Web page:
While these are both legitimate concerns, Constitutional rights come before state law, and especially in a case of moral abasement with regards to the sale and use of murdered human tissue, the law has a moral responsibility to allow the freedom of speech so that the public can know of the atrocities perpetuated by StemExpress.
Also keep in mind that the main accomplice to StemExpress, and the company who supplied many of the bodies they use for research, is Planned Parenthood. StemExpress did however cut ties with Planned Parenthood after the allegations from CMP were released.
What the takeaway so far for us at Lex Christi Law is that whenever you try to perpetuate a wrong worldview, especially, but by no means limited to one that includes the murder of babies, you will be exposed eventually. And when looking at such demeaning acts performed by unrighteous companies such as StemExpress, we really should not be surprised. When we have become used to the daily murder of babies in our local towns and states, or at least numb to the fact that it exists, why are we surprised when they make the best use of the leftover parts from their operations? What we should do however, is to continue to stand strong, and let this glimpse into the world we do not often have contact with spur us on to renew our fight against the evil perpetuated in the name of science.As a reminder...the information here is for general information only. The information presented should not be construed to be formal legal advice nor the formation of a lawyer/client relationship. For assistance with your specific legal question, you need to contact us.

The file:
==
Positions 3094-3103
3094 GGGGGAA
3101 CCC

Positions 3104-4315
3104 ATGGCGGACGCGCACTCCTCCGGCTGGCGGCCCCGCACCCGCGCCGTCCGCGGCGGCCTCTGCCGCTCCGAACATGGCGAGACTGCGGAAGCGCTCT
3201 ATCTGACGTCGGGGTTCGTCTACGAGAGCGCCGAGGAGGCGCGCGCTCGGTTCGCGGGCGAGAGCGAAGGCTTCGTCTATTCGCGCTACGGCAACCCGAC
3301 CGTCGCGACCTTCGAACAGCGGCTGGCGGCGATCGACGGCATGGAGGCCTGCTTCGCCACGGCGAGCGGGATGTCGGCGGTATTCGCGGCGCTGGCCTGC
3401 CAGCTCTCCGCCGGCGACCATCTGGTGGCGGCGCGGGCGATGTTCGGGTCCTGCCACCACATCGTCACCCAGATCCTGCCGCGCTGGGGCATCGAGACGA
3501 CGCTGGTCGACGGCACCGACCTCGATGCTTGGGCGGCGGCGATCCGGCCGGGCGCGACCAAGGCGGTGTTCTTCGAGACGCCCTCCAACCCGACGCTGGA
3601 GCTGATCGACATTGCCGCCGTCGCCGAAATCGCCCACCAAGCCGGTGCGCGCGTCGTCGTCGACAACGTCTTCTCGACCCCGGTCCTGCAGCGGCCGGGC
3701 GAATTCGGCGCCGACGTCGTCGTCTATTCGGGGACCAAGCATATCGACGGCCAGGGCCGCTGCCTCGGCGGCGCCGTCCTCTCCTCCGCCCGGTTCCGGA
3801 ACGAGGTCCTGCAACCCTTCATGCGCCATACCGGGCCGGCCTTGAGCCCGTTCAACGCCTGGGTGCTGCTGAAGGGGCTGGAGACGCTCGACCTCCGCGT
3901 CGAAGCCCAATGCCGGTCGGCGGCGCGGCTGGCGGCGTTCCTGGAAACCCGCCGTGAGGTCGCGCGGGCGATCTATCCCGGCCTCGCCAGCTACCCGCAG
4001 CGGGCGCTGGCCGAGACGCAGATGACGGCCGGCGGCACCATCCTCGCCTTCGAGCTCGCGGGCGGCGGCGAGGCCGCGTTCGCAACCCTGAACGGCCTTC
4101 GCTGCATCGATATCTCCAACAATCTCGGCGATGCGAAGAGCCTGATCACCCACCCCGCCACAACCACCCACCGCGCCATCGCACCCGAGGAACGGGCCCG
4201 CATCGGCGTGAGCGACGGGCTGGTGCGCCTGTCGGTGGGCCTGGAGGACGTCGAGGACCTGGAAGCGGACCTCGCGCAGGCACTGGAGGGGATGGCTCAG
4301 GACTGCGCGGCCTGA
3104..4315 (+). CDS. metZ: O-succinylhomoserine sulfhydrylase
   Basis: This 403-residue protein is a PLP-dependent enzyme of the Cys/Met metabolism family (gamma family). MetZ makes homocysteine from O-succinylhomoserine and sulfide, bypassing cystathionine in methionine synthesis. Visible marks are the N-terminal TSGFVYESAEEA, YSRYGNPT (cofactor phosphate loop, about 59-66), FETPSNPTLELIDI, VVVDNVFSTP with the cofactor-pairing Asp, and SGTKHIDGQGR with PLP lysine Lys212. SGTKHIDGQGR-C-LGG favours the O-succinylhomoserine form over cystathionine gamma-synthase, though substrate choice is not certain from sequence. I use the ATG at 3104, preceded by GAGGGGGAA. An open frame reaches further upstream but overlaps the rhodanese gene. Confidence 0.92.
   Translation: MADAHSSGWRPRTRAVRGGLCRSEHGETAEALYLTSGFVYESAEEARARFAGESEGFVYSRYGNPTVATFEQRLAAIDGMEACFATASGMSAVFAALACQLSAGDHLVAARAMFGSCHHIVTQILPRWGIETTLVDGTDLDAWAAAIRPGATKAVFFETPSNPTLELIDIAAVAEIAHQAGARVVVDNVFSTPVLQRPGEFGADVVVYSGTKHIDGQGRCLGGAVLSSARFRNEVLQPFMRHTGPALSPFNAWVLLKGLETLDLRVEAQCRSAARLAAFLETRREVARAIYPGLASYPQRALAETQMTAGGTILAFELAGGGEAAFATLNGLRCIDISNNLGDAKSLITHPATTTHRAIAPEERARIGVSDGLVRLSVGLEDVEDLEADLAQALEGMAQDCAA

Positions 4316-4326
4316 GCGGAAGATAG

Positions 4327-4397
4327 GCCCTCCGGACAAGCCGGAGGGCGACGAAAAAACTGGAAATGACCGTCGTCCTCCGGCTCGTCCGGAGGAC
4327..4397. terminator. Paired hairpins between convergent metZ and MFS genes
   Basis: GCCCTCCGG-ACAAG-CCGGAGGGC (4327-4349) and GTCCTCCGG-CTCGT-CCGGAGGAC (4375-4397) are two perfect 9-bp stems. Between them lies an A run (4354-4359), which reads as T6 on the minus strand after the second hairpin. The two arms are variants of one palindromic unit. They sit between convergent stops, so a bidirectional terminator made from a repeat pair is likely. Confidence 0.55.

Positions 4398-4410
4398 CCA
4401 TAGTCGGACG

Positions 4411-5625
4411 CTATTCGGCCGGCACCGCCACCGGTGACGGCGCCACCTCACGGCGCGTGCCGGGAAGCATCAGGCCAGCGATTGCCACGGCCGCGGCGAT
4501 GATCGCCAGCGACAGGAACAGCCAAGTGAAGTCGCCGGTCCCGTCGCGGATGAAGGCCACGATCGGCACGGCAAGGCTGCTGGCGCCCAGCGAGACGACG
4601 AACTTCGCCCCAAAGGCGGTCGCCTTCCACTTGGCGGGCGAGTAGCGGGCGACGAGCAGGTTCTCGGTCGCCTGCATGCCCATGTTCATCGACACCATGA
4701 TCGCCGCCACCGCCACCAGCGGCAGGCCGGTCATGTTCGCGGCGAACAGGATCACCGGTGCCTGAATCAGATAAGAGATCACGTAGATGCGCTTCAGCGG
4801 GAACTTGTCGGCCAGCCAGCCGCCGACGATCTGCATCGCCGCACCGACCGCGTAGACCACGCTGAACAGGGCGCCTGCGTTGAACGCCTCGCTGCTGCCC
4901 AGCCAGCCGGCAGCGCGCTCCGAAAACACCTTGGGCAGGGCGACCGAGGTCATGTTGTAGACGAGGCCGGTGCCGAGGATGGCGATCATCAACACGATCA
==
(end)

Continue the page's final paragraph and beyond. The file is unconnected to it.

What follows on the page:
***IMPORTANT – this has been postponed by one week to April 23rd. *** With Tax Day approaching, what better way to spend your